The joys of a glo­ri­ous neigh­bour­hood joint

The Daily Telegraph - Saturday - - Front Page -

210 King St, London W6 0RA 020 8748 5058 yoshis­

Co­pi­ous meal with sake or beer: £25-£30 per head

For my last re­view on this page, I hope you will in­dulge me if I write about my favourite restau­rant. In no way is it smart or grand, and its walls could pal­pa­bly use a coat of paint. Far from be­ing per­fect, it has one ut­terly hor­ren­dous flaw. And ac­cord­ing to my ac­tu­ar­ial ta­bles, there is a 97,467 per cent greater chance of Eric Pick­les win­ning Olympic gold in the marathon at Rio in 2016 while giv­ing Lord Prescott and Ann Wid­de­combe a pig­gy­back than of it ever win­ning a Miche­lin star. But Yoshi Sushi is the restau­rant to which I have been far more of­ten than any other over the last decade, and the one to which I shall cease­lessly re­turn so long as its doors re­mains open for business.

Th­ese are doors you could pass 500 times with­out notic­ing them, much less be drawn through this anony­mous frontage in an un­pre­pos­sess­ing stretch of west London. What lies within, to be sure, is no Aladdin’s cave. At first glance, with the sushi prepa­ra­tion bar at the front, the tra­di­tional Ja­panese prints on the walls, the clump­ing wooden fur­ni­ture and the pri­vate room at the back (out­side which stands a neat lit­tle line of shoes), Yoshi Sushi looks pretty much like your stan­dard mid-mar­ket Ja­panese.

In fact, its owner/chef Yo Hun Lee, his staff and a small chunk of his menu are South Korean. This is nei­ther the time or place to dwell on Korea’s feel­ings about its one-time im­pe­rial master (nor to spec­u­late on how much a Korean might view our short­hand name for his restau­rant, viz. “the Jap”). Leav­ing the geopo­lit­i­cal anal­y­sis to oth­ers, let us move on to why it has such mas­sive ap­peal.

Mak­ing the cut as a glo­ri­ous neigh­bour­hood joint is not easy, which may go some way to ex­plain­ing why there are so very few of them. There is no facile for­mula, and it isn’t a mat­ter of alchemy, but a num­ber of qual­i­ties have to co­a­lesce.

It must be rea­son­ably priced, and Yoshi Sushi is cer­tainly that. You can have some­thing close to a blow out, with lash­ings of hot sake, for £30.

It must ra­di­ate that be­guil­ing sense that the reg­u­lar punter is not so much the other party in a com­mer­cial trans­ac­tion than a trea­sured guest, if not a friend. Here, the en­chant­ing staff give ev­ery im­pres­sion of be­ing de­lighted to see my fam­ily (an un­usual ex­pe­ri­ence for us, es­pe­cially on out­ings in­volv­ing my beloved but trou­ble­some mother). In­deed, one night in June, just be­fore the start of South Korea’s World Cup game against Al­ge­ria, a young man of my close ac­quain­tance and I joined the staff in a chant about their team’s supremacy. (In­evitably, South Korea were 3-0 down after half an hour.)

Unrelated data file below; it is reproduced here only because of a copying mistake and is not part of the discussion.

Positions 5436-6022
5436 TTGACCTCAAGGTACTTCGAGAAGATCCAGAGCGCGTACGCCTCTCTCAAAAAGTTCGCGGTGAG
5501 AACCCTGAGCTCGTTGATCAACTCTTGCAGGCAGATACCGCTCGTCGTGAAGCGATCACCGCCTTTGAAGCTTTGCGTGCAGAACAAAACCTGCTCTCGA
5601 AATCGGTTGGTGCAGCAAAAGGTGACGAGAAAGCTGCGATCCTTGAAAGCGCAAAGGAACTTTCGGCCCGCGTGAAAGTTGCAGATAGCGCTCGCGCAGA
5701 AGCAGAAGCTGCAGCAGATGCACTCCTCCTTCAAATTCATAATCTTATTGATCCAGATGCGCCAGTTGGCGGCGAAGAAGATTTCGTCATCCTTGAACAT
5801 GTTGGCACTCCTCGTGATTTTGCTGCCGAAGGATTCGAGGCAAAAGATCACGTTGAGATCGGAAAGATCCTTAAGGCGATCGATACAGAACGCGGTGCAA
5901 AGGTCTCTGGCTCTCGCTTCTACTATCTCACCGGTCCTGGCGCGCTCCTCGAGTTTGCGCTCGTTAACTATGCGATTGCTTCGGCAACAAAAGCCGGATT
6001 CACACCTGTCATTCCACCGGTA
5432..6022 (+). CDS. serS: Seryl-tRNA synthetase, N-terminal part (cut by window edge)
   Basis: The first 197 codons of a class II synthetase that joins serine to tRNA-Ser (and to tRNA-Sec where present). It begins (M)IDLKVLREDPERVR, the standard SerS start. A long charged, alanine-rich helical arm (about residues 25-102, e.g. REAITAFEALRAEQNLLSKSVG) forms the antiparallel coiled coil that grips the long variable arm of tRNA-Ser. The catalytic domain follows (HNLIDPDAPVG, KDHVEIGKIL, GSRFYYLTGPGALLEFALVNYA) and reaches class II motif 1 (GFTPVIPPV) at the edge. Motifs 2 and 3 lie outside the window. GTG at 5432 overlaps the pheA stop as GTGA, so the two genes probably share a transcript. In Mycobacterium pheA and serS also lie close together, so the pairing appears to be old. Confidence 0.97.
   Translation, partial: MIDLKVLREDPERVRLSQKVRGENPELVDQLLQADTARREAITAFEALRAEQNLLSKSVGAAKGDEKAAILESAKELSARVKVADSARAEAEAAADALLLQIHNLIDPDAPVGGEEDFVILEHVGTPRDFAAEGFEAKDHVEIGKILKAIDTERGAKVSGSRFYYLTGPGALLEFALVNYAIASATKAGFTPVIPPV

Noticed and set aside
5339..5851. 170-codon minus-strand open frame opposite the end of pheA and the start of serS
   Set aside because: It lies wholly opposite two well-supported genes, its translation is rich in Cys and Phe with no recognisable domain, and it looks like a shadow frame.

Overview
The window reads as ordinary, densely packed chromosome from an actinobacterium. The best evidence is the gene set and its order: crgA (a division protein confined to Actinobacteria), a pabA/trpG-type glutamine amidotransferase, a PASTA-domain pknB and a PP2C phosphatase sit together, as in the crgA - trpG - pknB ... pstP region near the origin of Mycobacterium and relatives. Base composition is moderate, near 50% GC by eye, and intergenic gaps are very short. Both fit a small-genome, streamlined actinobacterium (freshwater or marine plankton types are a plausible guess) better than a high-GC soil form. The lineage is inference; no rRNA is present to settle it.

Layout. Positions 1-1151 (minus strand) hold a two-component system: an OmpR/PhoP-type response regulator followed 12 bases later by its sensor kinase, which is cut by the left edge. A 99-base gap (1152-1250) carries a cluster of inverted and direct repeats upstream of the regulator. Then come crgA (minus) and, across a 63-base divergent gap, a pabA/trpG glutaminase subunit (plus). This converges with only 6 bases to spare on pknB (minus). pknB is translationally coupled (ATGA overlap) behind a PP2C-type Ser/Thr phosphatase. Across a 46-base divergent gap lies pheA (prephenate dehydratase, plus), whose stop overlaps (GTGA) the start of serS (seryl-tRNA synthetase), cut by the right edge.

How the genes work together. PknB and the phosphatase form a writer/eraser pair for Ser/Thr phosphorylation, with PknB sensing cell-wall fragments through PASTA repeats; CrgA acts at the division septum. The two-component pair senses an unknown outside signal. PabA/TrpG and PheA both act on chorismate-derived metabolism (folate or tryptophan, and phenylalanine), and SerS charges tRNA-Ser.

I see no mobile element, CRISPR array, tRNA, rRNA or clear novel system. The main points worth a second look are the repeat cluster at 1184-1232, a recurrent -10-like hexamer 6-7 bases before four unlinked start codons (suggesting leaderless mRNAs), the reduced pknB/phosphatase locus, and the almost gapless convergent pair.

A su­perb lo­cal joint must also be con­stant. All change is for the worse even when it is clearly for the bet­ter, as some­one clever once said, and in 15 years Yoshi Sushi has changed not an iota in any re­gard – other than one. Which brings us to that mon­strous flaw. About a year ago, Lee re­moved the hang­ing lamps, which could be con­trolled by dim­mer switches be­side the ta­bles, and re­placed them with a col­lec­tion of lamp­shades ap­par­ently pur­chased in a Sev­en­ties of­fice equip­ment fire sale. They now house bulbs of a wattage suited only to the hy­dro­ponic grow­ing (please don’t try this at home) of cannabis.

Dis­cus­sions have been had with Lee about th­ese ex­cres­cences – once, I even played him Nelly Fur­tado’s Turn out the Light – be­cause the im­por­tance of light­ing to a restau­rant can­not be over­stated. He prom­ises to ad­dress the prob­lem shortly.

Thank­fully, he is more tal­ented a cook than he is an in­te­rior dec­o­ra­tor. To be mag­nif­i­cent – as if this needs stat­ing – a lo­cal restau­rant must serve good food, and at Yoshi Sushi it is bet­ter than that. Apart from the odd por­tion of kim­chi, we tend to stick to the same Ja­panese dishes, and they are never less than out­stand­ing.

Miso soup is rich and savoury, pick­led vegetables are im­mac­u­lately crunchy, and gy­oza dumplings sub­limely del­i­cate parcels of de­light. I still haven’t worked out what to say about sushi beyond a) it was fresh, and b) it wasn’t. So suf­fice it to re­port that Lee’s has never strayed from a).

His soft shell crab, served with a vine­gary sauce, is a tri­umph of the fryer’s art, hav­ing the ideal con­trast be­tween the golden brown crunch­i­ness of the ex­te­rior and the hint of gooey-ness within. A long row of beef teriyaki slices come gor­geously smoth­ered in a caramelised onion rel­ish. Best of all is the sal­mon teriyaki, a colos­sal fil­let in a miso glaze. The por­tions are so gen­er­ous that I have no idea what pud­dings, if any, there might be.

Over the years, I have eaten at Yoshi Sushi sev­eral hun­dred times with many of those I like and love, and never has any of us had a poor meal. Much more im­por­tant than that: never have I failed to leave feel­ing hap­pier than when I ar­rived – and for all its mildly nau­se­at­ing, Walton’s Moun­tain home­spun simplicity, that, I think, must be the last word in what makes a restau­rant truly great.

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